Lewisboro Gets An ‘A’ From Its Auditors

  • Comments (6)
The Lewisboro Town Board received good grades for its fiscal procedures in a recent audit.
The Lewisboro Town Board received good grades for its fiscal procedures in a recent audit. Photo Credit: Bob Dumas

LEWISBORO, N.Y. – The town of Lewisboro received a thumb’s up last week for an audit conducted on its financial and governmental activities.

The audit was performed by the Harrison, N.Y.-based accounting firm of O’Conner Davies for the period of January through December 2011.  In a report to the Town Board, the firm said, “In our opinion, the financial statements present fairly (and are] in accordance with accounting principles generally accepted in the United States of America.”

Though he wasn’t in office during the period of time the audit focuses on, Supervisor Peter Parsons said he was pleased with the results and believes it indicates the town is getting back on the right fiscal track.

“It was a good report,” he said. The auditors “had no problems and I think that’s all you can ask.”

An audit by the state comptroller’s office back in April was critical of the Lewisboro’s money management, saying the government did not adequately monitor the town’s financial operations and take timely action to maintain its financial stability.

Most of that audit focused on the period from Jan. 1, 2009 to May 31, 2011.

“We had the state audit, they took a confrontational attitude and that always provides for fireworks,” the supervisor said. “They made a huge deal that the highway superintendent’s salary was in the wrong fund. Does that affect our final financial position? No, of course not. Our lawyers agreed that we had done it right and our accountants weren’t particularly worried.”

Parsons said the current audit shows the town is in a better position than it was last year and that its negative fund balance has been reduced.

“The negative fund balance isn’t gone, but it’s smaller,” he said

Parson noted that O’Conner Davies made no suggestions for improving procedures or methodologies.

“We got an ‘A’ and (the auditors) were complementary” about Comptroller Leo Masterson,” Parsons said.

Parsons added that the audit wasn’t something required by law, but that in Westchester County “it is normal procedure.”

  • 6

Comments (6)

Learn How To Help to make ugg boots cheap business enterprise Be right for you opl36ke, Receiving important direct exposure if you're uggs clearance clients are brand-new is necessary to help you get over ugg clearance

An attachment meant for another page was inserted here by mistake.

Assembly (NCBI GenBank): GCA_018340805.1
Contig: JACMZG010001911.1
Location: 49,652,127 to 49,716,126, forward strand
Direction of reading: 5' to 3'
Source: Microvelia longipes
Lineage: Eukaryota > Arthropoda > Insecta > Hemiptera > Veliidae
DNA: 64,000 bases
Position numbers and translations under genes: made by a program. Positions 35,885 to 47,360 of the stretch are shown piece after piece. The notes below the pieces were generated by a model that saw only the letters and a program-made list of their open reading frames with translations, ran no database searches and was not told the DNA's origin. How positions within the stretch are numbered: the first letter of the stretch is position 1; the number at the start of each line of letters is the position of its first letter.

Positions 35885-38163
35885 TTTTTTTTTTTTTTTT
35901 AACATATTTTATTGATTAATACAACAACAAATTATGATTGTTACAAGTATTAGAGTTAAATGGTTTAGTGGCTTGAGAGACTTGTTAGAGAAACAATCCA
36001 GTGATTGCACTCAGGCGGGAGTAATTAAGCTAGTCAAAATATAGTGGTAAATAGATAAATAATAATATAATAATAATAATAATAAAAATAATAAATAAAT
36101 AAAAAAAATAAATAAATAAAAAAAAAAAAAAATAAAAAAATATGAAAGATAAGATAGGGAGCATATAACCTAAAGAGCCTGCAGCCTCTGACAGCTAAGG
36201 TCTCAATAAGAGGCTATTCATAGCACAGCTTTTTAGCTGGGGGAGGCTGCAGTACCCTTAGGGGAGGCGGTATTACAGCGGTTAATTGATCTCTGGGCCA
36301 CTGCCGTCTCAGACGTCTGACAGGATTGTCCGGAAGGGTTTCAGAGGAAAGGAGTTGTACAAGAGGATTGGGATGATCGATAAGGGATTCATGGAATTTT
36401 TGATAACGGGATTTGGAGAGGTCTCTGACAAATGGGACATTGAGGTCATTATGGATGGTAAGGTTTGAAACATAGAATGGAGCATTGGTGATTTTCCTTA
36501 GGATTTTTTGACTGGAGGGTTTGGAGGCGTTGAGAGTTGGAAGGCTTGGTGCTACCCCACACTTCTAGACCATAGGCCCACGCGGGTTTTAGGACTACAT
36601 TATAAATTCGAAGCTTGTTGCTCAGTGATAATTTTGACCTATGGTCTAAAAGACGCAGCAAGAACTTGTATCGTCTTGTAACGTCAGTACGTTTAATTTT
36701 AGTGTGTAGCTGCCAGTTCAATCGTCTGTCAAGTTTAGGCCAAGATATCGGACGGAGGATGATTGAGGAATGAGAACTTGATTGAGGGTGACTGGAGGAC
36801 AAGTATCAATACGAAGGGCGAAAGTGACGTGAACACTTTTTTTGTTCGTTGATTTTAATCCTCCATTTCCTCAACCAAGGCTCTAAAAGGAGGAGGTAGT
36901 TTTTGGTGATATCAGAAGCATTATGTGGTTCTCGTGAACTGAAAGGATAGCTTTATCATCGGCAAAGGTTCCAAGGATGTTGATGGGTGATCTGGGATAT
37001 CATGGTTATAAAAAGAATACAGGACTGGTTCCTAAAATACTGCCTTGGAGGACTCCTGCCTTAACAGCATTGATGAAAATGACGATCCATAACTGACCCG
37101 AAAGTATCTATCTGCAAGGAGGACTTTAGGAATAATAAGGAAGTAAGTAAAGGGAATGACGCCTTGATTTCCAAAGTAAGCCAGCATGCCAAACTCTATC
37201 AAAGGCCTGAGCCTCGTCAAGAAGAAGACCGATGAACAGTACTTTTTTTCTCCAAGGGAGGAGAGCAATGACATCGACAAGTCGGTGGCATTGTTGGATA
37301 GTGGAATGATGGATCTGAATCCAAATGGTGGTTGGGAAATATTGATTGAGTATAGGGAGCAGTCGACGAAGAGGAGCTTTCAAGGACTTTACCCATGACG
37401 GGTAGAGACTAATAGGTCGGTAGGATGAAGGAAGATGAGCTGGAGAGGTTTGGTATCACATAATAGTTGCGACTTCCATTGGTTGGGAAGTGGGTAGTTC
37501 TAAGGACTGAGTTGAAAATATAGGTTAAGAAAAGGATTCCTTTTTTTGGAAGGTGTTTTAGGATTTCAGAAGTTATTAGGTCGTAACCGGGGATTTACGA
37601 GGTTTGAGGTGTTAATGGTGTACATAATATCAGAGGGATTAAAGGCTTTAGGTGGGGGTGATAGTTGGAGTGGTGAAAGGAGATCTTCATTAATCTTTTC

ugg business Marketing and advertising ( space ) Allow Know-how Exchange Dread opl36ke,Then you currently have ugg sale heard of this technique, and it also seriously isn't so alarming seeing that other folks will ugg boots on sale perhaps you have imagine. It is a process that essentially ugg boots clearance everyone despises, and it's really simple to frustrate anybody you will be seeking to appeal to or even really feel afraid of ugg boots sale this process as well as dread denial uggs on sale.

Right here is the employment of redwing boots business opl36ke. It will help an individual drum way up red wing boots company greater than any other type of redwing boots promotion.Though redwing boots individuals on the telephone are not able to attack you actually, almost all men and women however won't apply redwing boots company .

ugg small business Advertising -- Enable Knowledge Switch Anxiety opl36ke,Then you get cheap ugg boots learned about this technique, and it also isn't so daunting because other people may uggs outlet have you ever feel. This is a procedure that basically uggs on sale everyone hates, and very easy to frustrate the person you happen to be attempting to bring in or maybe come to feel intimidated by uggs on sale the process in addition to anxiety denial uggs on sale.

No doubt about it, Republicans are good at taking an axe to the budget. Unfortunately that eventually leaves others to try and salvage the town, which inevitably has to result in a tax increase. I believe if it were up to the Republicans, virtually the entire town workforce would be part timers, no equipment would be replaced, and nothing would be repaired. Not exactly the way a well to do town should be managed.

Mr. Parsons was not gracious enough to thank Charlie Duffy for this stellar audit probably wary of reminding taxpayers of the latter's fiscal restraint.

The town's previous Democratic supervisor, Ed Brancati, grew a record deficit despite his 25% tax increase because of his unwillingness to make the tough choices necessary to balance the budget.

With a tax increase of a few tenths of a percent, Mr. Duffy was able to wipe out much of the deficit in just one year. At the time, Mr. Parsons was among a group of Democratic leaders who came to budget meetings to warn of all kinds of dire consequences from Mr. Duffy's decisions-none of which came true.

The proposed 14% increase in highway spending which Mr. Parsons supports is a case in point. Rather than just accept the figure, the supervisor should challenge the department head to live within the current realities of rising tax delinquencies and plunging housing prices, and to develop a report prioritizing the town's needs rather than indiscriminately paving by the seat of one's pants.